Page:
Families Of Ailing Veterans Find Comfort And Joy Year Round At St. Louis Fisher House
Wanda Pierson was 500 miles from home on a wintry December morning waiting to visit her son who was undergoing treatment in the spinal cord injury unit at the Jefferson Barracks VA Medical Center.
Pierson, 66, had driven her son, Navy veteran Bradley Remmers, to St. Louis from Blue Rapids, Kan., a week ago and wasn’t sure how much longer he would be in the hospital. She was staying at the Fisher House at Jefferson Barracks, which provides free short-term lodging for the families of veterans who travel more than 50 miles to be treated at the VA’s medical centers in St. Louis.
Pierson was reading a book at her usual table in the dining room, decorated for the holidays by local elementary schoolchildren. Since the Fisher house opened in September 2010, Pierson has considered it her “home away from home” when Remmers, 34, undergoes weeks of medical treatment.
The stately brick colonial house is just steps from the busy medical center, and yet it is a quiet haven, perched at the edge of the Mississippi River bluffs. From the back windows, guests can see the river flowing by below. In addition to 20 bedroom suites, the house has a large communal kitchen and laundry facilities.
“It makes our lives so much easier,’’ said Pierson. “We’ve already got so much going on. We don’t have to worry about where we’re going to stay. Everybody’s here for everybody. I don’t have the pressures that I would have otherwise. I get to be free to help my son.’’
An army of community volunteers assists the Fisher House staff with everything from gardening to cooking. Today was Waffle Wednesday, and a smiling Pat Beidle of Florissant -- known as “The Waffle Lady” -- had arrived at 7:30 a.m. to make breakfast for the guests.
“Who doesn’t like to get up and have their breakfast ready?’’ said Pierson. “She even made me a special waffle with bits of bacon in it.’’
Around noon, Remmers called Pierson to say he was on his way to the Fisher House to have lunch with her. He had a pass from the hospital and was driving his motorized wheelchair across the complex. Remmers is paralyzed from the chest down after a diving accident on a Navy base in 2001. He goes to a VA center in Topeka, Kan., for outpatient treatment, but St. Louis has the closest inpatient spinal cord unit.
Pierson stood at the front door watching. When she spotted him, she cheerfully called out encouragement: “Come on, Bradley. Hurry! It’s cold out there.’’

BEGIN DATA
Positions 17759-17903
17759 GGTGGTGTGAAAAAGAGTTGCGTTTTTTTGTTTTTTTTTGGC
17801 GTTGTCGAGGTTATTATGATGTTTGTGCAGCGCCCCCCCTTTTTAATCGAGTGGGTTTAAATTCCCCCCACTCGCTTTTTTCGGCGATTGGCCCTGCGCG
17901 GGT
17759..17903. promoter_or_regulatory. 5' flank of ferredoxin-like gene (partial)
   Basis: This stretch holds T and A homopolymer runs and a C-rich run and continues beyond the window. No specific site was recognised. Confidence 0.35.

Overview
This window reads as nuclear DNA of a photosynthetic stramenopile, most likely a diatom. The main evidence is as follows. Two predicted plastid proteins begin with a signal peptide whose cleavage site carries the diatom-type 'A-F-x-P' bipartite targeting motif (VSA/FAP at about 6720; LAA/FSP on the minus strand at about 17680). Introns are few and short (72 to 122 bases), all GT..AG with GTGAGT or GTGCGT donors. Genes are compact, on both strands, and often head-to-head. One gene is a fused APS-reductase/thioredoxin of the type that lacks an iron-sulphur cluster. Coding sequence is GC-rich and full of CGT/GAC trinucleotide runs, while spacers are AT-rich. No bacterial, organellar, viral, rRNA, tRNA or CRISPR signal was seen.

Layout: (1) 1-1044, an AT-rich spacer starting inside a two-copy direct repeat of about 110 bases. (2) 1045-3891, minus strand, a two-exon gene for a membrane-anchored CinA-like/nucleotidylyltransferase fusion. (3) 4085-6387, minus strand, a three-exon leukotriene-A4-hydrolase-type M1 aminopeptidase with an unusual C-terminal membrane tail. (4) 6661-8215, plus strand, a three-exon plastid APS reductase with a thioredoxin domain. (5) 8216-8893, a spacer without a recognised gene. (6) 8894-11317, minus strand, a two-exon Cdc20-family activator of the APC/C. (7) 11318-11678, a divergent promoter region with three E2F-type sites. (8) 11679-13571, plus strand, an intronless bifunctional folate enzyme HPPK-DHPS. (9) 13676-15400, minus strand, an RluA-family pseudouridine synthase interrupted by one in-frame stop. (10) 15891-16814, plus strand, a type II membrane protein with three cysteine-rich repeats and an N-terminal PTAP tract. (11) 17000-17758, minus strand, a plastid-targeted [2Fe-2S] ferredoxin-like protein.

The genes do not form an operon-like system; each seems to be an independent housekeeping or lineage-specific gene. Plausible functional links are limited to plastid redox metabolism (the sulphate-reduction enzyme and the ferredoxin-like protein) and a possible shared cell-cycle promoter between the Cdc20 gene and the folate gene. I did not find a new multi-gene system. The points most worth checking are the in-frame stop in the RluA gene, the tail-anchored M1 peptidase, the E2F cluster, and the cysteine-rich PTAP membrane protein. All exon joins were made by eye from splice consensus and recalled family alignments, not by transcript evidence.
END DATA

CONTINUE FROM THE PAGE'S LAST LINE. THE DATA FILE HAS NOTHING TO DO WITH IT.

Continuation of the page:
Remmers was greeted with welcoming hugs, including one from Karen Poston, assistant house manager.
He said that having his mother at the Fisher House puts his mind at ease because he knows she is safe and has companionship. Before the house opened, she stayed alone in a motel.
“Everybody is going through something here,’’ Remmers said. “Everybody’s got something they can relate to. She’s around other people she can share with but who can also comfort her, as well. It goes both ways. You might make a friend for a week or you might make a friend for life.”
Remmers grinned and lowered his voice.
“Not to sound like a mama’s boy, but it is nice to see mom,’’ he said. “When I’m here in a hospital environment -- and in my condition I’m at the mercy of everyone else’s hands and time -- it’s nice to see a little face from home.”
Services To Expand In January
Since its opening, 2,800 guests have stayed at the house, saving an estimated $2.7 million in food and lodging costs, said Jim Donahoe, president of the St. Louis Fisher House Foundation.
The house serves both Jefferson Barracks and the John Cochran medical center and operates a shuttle service for families who need to get back and forth. Families of veterans referred by the VA to other St. Louis medical facilities can also stay at the house.
The average stay is about 17 days; the longest stay was 9 ½ months. Guests have come from as far as Alaska, Hawaii and the Philippines.
Donahoe said the Fisher House’s admissions policy is expanding. The house currently accepts families who live at least 50 miles from the VA and are staying at least three days. In January, the house will be open for shorter stays, including overnight visits, though the 50-mile requirement will remain.